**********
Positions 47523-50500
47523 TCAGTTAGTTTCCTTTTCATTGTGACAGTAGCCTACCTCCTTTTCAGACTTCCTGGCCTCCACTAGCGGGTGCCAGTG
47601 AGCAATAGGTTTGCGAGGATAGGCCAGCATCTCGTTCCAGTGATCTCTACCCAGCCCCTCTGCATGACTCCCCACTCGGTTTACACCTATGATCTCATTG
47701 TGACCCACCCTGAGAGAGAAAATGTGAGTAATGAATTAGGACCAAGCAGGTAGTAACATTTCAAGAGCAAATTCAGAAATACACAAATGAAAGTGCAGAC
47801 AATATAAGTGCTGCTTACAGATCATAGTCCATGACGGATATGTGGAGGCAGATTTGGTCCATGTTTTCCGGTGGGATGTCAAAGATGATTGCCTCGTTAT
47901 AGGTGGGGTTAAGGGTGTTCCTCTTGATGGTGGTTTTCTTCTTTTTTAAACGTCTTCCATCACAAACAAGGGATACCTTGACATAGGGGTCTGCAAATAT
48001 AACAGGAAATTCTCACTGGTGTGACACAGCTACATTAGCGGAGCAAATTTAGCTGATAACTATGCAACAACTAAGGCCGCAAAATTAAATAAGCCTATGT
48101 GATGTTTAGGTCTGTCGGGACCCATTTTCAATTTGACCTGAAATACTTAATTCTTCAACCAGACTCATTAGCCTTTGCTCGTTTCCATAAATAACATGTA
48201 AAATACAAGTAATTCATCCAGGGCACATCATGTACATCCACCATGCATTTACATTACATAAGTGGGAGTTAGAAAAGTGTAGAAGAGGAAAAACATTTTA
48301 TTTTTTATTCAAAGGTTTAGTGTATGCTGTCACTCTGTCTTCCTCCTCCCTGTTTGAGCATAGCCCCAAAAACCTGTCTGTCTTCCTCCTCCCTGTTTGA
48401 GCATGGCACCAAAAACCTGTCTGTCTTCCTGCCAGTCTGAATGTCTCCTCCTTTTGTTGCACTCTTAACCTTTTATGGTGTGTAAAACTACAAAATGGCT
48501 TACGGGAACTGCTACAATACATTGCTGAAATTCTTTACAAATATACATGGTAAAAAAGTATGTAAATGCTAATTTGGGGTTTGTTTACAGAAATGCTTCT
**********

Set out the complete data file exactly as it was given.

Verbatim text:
Positions 47523-50500
47523 TCAGTTAGTTTCCTTTTCATTGTGACAGTAGCCTACCTCCTTTTCAGACTTCCTGGCCTCCACTAGCGGGTGCCAGTG
47601 AGCAATAGGTTTGCGAGGATAGGCCAGCATCTCGTTCCAGTGATCTCTACCCAGCCCCTCTGCATGACTCCCCACTCGGTTTACACCTATGATCTCATTG
47701 TGACCCACCCTGAGAGAGAAAATGTGAGTAATGAATTAGGACCAAGCAGGTAGTAACATTTCAAGAGCAAATTCAGAAATACACAAATGAAAGTGCAGAC
47801 AATATAAGTGCTGCTTACAGATCATAGTCCATGACGGATATGTGGAGGCAGATTTGGTCCATGTTTTCCGGTGGGATGTCAAAGATGATTGCCTCGTTAT
47901 AGGTGGGGTTAAGGGTGTTCCTCTTGATGGTGGTTTTCTTCTTTTTTAAACGTCTTCCATCACAAACAAGGGATACCTTGACATAGGGGTCTGCAAATAT
48001 AACAGGAAATTCTCACTGGTGTGACACAGCTACATTAGCGGAGCAAATTTAGCTGATAACTATGCAACAACTAAGGCCGCAAAATTAAATAAGCCTATGT
48101 GATGTTTAGGTCTGTCGGGACCCATTTTCAATTTGACCTGAAATACTTAATTCTTCAACCAGACTCATTAGCCTTTGCTCGTTTCCATAAATAACATGTA
48201 AAATACAAGTAATTCATCCAGGGCACATCATGTACATCCACCATGCATTTACATTACATAAGTGGGAGTTAGAAAAGTGTAGAAGAGGAAAAACATTTTA
48301 TTTTTTATTCAAAGGTTTAGTGTATGCTGTCACTCTGTCTTCCTCCTCCCTGTTTGAGCATAGCCCCAAAAACCTGTCTGTCTTCCTCCTCCCTGTTTGA
48401 GCATGGCACCAAAAACCTGTCTGTCTTCCTGCCAGTCTGAATGTCTCCTCCTTTTGTTGCACTCTTAACCTTTTATGGTGTGTAAAACTACAAAATGGCT
48501 TACGGGAACTGCTACAATACATTGCTGAAATTCTTTACAAATATACATGGTAAAAAAGTATGTAAATGCTAATTTGGGGTTTGTTTACAGAAATGCTTCT